Issues Home About Contact Us Issue 14 - May 2016
Regional Developments

Egypts Urban Challenges in Light of Habitat III

The United Nations Conference on Housing and Sustainable Urban Development, Habitat III, is fast approaching in October 2016.In the Egyptian context, one starting point toward assessing progress of the set of commitments in the previous Habitat II Agenda, is to analyze the impact of housing policies and public resource distribution on urban inequality.

For decades, Egypt has been facing a housing crisis that governments have mismanaged and the (formal and informal) private sector has exploited. Land and housing have been treated as high-value commodities, with the housing market driven by real estate speculation. The nationwide 30% vacancy rate in residential units has not dampened the astronomical price hikes and the continuous construction of new units, 65% of which is supplied by the informal housing sector (CAPMAS, 2006).

This mismatch between housing supply and demand is intrinsically related to the absence of mechanisms to access affordable land and adequate housing. The government’s view of housing—as merely a housing unit—is also reflected in its public housing projects and programs, as policy makers and implementers fail to recognize the comprehensiveness of adequate housing, which includes accessibility to public services, transportation and decent work. Implemented public housing projects often exhibit characteristics similar to informal areas, such as encroachments on public space, absence of public services (schools, health units, security enforcement, etc.) and limited accessibility to public transportation networks.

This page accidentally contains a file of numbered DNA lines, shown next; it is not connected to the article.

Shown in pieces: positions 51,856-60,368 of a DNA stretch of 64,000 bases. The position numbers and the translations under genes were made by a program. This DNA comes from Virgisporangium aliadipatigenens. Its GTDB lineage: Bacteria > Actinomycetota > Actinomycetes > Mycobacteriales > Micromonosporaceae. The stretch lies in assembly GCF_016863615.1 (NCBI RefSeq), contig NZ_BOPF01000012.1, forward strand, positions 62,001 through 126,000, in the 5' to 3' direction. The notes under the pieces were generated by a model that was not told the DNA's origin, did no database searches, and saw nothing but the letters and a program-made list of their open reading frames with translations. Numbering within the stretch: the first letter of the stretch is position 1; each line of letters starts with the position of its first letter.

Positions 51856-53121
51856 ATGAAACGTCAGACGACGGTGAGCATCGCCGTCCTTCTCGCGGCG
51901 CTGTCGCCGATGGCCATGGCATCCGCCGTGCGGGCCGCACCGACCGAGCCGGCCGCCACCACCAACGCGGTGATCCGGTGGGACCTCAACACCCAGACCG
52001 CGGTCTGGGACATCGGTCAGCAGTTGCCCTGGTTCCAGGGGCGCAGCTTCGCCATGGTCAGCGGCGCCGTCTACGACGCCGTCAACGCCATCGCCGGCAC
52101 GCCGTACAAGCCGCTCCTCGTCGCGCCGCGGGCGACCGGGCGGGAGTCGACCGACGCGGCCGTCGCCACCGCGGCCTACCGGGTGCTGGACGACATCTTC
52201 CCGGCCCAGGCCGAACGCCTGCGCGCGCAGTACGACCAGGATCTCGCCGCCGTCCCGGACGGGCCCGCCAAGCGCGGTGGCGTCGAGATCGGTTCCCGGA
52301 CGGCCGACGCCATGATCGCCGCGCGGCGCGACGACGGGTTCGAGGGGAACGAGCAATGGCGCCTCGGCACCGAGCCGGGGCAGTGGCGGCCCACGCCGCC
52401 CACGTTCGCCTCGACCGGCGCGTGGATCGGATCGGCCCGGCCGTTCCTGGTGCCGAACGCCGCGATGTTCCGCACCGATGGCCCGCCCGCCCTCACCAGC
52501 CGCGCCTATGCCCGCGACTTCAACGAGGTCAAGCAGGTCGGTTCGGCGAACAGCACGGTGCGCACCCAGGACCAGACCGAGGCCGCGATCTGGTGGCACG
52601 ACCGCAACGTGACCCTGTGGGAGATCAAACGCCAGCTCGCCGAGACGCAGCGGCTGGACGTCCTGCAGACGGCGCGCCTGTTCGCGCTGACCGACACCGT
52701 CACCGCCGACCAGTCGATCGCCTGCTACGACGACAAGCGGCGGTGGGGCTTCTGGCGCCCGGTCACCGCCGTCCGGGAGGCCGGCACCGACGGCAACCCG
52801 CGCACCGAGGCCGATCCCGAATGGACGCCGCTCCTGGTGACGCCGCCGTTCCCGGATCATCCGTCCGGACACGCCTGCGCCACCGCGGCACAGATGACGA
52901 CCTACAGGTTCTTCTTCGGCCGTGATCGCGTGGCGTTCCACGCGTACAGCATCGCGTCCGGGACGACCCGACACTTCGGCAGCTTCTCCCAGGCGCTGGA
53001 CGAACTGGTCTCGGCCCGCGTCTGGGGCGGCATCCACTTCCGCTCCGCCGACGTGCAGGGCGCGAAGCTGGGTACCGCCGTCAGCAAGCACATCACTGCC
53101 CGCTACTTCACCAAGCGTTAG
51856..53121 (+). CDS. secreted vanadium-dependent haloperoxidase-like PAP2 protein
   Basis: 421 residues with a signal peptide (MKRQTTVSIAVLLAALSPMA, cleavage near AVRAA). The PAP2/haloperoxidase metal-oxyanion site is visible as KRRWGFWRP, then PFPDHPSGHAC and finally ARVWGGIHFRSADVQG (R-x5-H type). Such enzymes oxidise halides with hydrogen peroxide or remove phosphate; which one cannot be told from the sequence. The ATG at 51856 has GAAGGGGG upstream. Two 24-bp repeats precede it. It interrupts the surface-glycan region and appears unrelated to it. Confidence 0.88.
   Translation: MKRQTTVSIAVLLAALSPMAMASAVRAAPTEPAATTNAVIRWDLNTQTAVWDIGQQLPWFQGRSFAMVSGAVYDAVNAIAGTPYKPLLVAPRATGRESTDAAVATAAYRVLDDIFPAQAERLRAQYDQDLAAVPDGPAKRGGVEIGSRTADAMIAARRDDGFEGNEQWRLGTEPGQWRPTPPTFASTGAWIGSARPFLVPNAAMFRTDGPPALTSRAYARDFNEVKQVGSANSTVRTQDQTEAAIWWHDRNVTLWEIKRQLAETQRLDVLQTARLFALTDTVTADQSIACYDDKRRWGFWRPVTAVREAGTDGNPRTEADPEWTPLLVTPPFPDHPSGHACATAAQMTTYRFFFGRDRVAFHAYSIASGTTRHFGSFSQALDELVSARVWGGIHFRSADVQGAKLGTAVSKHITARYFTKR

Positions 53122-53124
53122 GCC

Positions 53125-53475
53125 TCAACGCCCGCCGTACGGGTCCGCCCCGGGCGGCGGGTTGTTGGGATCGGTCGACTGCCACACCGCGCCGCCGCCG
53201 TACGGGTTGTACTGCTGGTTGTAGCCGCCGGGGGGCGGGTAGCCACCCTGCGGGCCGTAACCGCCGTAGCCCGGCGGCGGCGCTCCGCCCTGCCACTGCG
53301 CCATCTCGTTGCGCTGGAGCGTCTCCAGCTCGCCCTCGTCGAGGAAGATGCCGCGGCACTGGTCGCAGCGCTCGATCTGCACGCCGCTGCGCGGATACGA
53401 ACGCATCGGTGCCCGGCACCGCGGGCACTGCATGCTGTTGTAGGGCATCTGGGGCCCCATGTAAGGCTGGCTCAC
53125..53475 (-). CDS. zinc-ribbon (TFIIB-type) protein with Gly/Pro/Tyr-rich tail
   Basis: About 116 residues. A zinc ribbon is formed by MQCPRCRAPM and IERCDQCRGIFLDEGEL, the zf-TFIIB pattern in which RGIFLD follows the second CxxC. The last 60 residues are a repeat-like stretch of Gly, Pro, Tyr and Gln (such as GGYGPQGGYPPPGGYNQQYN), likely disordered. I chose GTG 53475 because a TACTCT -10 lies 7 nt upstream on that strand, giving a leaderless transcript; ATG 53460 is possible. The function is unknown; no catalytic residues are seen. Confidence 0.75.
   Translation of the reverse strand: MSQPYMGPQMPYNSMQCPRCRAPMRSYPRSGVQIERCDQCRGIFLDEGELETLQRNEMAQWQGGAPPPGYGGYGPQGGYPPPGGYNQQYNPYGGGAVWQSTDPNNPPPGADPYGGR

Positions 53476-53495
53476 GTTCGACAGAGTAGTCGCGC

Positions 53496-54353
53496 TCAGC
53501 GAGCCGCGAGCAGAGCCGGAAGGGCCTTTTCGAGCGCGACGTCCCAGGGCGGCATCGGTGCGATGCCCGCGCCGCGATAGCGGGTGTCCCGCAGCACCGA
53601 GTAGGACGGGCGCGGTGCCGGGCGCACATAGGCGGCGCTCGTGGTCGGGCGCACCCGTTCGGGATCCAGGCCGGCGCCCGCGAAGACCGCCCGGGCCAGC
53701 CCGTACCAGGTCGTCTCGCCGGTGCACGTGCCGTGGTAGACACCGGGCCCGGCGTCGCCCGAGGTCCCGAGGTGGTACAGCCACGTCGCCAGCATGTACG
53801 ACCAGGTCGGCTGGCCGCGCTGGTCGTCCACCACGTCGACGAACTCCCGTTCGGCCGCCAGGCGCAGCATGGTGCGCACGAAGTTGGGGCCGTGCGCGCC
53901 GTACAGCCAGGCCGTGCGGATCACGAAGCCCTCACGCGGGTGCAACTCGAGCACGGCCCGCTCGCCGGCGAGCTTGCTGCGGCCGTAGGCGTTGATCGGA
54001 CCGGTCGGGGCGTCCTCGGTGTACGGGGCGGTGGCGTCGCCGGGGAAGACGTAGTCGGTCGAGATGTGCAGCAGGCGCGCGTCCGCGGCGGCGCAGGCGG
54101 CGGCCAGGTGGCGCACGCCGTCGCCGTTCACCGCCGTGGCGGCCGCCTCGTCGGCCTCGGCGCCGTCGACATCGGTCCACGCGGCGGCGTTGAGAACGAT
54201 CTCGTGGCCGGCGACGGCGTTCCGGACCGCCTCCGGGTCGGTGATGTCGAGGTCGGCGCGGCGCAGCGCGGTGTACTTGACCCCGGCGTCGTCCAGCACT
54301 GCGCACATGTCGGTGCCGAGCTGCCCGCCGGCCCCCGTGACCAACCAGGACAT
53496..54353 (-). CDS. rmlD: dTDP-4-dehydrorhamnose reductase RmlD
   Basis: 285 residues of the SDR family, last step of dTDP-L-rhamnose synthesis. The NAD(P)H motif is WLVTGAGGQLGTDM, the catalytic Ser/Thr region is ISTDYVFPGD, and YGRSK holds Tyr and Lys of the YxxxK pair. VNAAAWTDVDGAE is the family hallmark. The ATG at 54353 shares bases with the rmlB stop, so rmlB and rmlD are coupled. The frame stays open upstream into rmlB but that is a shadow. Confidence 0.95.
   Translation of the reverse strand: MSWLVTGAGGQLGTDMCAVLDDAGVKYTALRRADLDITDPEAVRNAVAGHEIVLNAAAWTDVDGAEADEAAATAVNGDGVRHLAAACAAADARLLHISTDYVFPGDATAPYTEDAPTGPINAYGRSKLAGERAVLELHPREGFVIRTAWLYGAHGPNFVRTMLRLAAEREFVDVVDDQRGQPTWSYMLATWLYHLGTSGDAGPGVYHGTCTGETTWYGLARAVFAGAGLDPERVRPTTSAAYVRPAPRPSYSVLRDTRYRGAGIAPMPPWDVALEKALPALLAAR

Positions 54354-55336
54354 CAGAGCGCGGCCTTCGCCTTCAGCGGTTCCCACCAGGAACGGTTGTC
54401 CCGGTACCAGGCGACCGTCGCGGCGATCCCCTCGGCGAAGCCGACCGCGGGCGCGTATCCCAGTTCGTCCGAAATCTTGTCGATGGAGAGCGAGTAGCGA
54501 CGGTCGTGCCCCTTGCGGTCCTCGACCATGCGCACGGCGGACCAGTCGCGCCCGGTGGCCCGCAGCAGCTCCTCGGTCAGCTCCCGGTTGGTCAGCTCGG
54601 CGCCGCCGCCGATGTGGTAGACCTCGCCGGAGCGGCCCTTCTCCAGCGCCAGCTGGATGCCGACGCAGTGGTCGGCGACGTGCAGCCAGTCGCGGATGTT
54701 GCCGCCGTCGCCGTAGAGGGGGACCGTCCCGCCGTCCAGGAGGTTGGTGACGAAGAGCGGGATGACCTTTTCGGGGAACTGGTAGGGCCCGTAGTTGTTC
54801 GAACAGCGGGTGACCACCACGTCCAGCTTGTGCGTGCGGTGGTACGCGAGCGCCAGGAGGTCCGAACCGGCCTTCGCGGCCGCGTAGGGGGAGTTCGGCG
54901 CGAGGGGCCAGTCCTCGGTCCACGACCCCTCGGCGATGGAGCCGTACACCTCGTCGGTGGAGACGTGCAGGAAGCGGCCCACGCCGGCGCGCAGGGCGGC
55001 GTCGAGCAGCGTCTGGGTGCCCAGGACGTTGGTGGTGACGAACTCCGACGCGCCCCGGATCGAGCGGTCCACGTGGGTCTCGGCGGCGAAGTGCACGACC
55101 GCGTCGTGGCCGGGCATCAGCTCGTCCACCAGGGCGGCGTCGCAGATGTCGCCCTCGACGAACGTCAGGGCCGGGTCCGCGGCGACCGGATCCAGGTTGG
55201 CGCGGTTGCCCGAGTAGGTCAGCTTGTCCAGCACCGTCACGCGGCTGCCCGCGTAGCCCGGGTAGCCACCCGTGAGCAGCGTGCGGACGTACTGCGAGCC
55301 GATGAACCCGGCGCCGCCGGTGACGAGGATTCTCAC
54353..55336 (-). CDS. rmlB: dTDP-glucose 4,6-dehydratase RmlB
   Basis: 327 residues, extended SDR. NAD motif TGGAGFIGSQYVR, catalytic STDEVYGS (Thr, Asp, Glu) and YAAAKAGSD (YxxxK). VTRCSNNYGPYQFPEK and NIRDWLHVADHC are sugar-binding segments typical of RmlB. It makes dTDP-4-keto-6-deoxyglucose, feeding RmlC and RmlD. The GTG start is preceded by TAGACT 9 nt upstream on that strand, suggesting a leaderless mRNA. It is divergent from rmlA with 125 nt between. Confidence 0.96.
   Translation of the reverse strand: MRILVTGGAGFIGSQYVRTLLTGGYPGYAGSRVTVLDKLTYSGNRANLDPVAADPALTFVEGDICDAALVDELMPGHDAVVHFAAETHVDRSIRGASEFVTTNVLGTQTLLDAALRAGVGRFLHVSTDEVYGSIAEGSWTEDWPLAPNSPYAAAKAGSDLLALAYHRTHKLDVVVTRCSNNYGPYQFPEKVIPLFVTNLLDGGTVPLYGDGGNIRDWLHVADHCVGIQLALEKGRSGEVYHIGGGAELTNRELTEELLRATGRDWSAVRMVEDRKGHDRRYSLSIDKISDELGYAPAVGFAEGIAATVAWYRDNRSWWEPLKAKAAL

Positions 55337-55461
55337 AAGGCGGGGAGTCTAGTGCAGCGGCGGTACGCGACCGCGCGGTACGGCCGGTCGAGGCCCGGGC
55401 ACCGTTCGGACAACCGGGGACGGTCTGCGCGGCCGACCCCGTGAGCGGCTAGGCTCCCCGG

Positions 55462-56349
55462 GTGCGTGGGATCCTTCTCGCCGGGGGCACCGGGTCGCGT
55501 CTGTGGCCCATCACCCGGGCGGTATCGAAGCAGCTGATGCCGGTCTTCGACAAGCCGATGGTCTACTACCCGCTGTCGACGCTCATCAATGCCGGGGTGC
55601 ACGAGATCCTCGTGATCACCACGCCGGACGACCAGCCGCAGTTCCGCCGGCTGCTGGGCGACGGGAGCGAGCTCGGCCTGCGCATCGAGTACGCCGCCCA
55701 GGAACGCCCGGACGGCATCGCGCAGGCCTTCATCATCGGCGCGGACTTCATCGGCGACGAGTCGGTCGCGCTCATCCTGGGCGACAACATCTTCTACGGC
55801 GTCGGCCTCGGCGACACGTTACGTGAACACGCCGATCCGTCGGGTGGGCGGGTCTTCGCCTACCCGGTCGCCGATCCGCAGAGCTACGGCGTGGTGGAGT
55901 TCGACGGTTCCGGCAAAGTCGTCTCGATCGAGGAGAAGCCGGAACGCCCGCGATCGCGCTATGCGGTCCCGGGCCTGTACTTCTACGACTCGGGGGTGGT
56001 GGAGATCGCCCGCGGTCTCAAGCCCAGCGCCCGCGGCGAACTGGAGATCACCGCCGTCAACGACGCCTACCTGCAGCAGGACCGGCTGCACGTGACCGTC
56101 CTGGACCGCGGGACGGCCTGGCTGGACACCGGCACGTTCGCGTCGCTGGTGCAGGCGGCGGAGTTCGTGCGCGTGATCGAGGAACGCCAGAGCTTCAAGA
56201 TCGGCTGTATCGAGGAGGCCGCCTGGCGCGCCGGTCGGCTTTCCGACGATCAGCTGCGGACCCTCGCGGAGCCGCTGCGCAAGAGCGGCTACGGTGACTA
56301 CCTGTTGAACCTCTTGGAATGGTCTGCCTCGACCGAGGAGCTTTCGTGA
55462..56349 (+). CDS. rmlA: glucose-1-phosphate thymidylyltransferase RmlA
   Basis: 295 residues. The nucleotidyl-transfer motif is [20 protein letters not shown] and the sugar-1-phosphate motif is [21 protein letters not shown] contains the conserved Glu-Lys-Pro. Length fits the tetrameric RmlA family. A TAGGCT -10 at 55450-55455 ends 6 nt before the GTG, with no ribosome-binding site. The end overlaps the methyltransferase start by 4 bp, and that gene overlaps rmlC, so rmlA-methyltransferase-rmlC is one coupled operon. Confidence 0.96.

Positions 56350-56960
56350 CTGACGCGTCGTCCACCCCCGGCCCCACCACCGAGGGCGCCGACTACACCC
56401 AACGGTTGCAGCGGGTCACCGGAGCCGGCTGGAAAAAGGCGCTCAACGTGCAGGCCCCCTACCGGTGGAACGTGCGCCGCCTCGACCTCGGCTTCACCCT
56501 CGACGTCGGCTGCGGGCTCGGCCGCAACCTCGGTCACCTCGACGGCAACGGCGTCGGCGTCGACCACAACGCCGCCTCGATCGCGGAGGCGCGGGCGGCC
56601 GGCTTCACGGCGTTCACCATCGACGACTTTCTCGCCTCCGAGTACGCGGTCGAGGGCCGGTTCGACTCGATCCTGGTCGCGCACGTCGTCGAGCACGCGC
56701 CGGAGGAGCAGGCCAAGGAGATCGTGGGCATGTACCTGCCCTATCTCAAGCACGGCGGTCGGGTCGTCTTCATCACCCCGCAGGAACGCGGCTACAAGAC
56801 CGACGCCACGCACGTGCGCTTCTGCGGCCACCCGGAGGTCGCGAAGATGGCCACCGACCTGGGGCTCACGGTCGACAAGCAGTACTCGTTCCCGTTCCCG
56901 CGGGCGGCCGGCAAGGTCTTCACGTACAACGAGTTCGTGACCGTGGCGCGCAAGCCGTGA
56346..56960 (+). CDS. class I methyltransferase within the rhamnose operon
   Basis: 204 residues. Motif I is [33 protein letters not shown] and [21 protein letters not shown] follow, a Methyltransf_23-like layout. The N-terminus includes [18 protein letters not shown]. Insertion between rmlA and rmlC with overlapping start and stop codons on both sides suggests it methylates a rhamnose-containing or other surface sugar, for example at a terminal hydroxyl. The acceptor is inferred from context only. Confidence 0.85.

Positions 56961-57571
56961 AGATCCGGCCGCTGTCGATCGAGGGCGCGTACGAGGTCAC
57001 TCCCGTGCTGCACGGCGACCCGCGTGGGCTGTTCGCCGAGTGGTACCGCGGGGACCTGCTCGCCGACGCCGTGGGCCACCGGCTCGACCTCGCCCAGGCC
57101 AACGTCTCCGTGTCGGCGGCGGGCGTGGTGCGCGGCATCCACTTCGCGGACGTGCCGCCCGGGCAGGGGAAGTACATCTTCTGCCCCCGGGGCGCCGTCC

Inequality in resource distribution is glaring in urban centers, with no discernable correlation between local needs and public investments. Publically available data show a clear disparity between the per-capita share of local development funds and poverty levels in Cairo’s districts. No mechanisms or tools function to ensure a just geographic distribution of public funds across the country, or even within the same city, so that the basic needs of all citizens are met.

These multiple forms of spatial deprivation can be better addressed through adopting a more-comprehensive outlook toward Egypt’s urban challenges. An integrated development approach that first upholds citizens’ constitutional and human rights and considers the specificity of local development needs when making policies and allocating public resources can be a significant step toward implementing a sustainable urban-development model.


For related commitments, see the following paragraphs of the Habitat II Agenda [Arabic]:

In integrated development: 43d, 85k; rural-urban balance: 9, 29, 43i,k, 99, 107, 109, 111, 126, 156, 163–69;

On equitable resource distribution: 45a, 48f, 56b,e,f,m, 59, 184f)

For a detailed assessment of spatial justice in Egypt, see Investigating Spatial Inequality in Cairo (Cairo: Tadamun, 2016).


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